It was 18 months before we actually started talking about a future ďusĒ. Iíll never forget the joy I felt one day after a phone conversation where we agreed that if we do get back together, she would continue her lifeís interests and have her own time that sheís come to value, and that I would keep up my fitness and friendships Iíd made during that time. A life with solo pursuits to help create bonds in a marriage. I knew she was coming around.
It took another 6 months until I returned to the family home and the matrimonial bed. A two year separation. Itís now been 15 months since we got back together and I count myself as one of the luckiest men alive to be back with my beautiful wife and 3 kids. The house is crazy and alive and so much fun. My wife and I just celebrated my birthday and we had the night of our lives, and I just felt this is the time to say thanks, and acknowledge how important The Divorce Remedy was in saving our marriage. And, to highlight that marriage can be saved, despite the gloomy statistics and cynical perspectives you see in the media which just makes things harder on a marriage that is already under severe strain, and despite the pain you feel especially in those early few months.
My advice to any guy in this situation, is firstly, read the book, from cover to cover. It gives you such hope and the tools you need to get back on the road to recovery. Find a way to deal with your hurt, (avoid booze, itíll suck you in) such as sport, or meditation, or your local church. Even some psychological help might make you feel a little better about yourself. But mostly, be patient. Be patient. Every time you try and force things, you go backwards. You need to respect the hurt and guilt sheís going through and not blame her for the situation. In all likelihood, sheís feeling just as bad as you even though right now, you probably wonít believe that. I realised that I could not change her, only change myself, to become what she wants to come back to. Speak softly, never be a downer around her, surprise her with your self-assuredness. Be there for the kids and carry with you a sense of optimism for a positive outlook is so much more attractive. You have every reason to feel optimistic.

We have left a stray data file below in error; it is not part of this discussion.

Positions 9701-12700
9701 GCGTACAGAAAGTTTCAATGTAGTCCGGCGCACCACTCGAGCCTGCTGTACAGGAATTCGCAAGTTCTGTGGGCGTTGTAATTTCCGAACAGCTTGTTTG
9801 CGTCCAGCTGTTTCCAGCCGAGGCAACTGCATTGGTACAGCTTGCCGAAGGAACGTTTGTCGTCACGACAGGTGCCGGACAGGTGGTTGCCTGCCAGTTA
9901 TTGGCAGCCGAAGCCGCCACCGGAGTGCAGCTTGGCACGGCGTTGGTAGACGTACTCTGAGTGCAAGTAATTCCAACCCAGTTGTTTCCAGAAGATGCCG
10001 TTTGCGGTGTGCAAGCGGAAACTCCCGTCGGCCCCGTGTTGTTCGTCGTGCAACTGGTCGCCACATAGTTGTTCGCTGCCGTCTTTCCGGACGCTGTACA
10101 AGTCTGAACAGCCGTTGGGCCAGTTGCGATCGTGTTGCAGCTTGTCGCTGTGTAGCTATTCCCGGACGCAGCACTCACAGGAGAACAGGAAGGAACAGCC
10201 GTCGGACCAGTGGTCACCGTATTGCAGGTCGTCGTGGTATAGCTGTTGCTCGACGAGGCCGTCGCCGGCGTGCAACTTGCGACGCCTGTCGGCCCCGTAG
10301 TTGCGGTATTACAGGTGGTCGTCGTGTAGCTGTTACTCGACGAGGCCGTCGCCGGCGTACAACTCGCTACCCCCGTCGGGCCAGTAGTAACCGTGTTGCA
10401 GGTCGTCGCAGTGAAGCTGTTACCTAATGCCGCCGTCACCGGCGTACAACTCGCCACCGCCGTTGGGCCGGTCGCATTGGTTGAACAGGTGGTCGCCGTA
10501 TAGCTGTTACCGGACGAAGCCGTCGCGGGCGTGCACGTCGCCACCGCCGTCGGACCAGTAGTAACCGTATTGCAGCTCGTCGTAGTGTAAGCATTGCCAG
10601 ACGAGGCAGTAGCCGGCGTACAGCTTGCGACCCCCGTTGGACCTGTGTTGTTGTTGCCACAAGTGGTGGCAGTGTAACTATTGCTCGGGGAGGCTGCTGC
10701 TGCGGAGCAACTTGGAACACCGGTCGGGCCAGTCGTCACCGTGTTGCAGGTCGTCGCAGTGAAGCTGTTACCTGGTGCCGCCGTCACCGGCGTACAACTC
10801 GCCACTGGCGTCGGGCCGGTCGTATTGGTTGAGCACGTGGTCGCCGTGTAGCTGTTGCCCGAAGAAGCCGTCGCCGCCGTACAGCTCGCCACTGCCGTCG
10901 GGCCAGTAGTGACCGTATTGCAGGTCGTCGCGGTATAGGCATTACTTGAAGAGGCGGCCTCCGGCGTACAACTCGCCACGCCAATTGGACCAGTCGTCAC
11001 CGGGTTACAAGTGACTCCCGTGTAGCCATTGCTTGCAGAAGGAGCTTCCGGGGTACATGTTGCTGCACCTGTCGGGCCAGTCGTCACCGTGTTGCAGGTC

Be the best you can be, to yourself and you can save your marriage. "
Virginia Peeples Assistant to Michele Weiner-Davis The Divorce Busting Center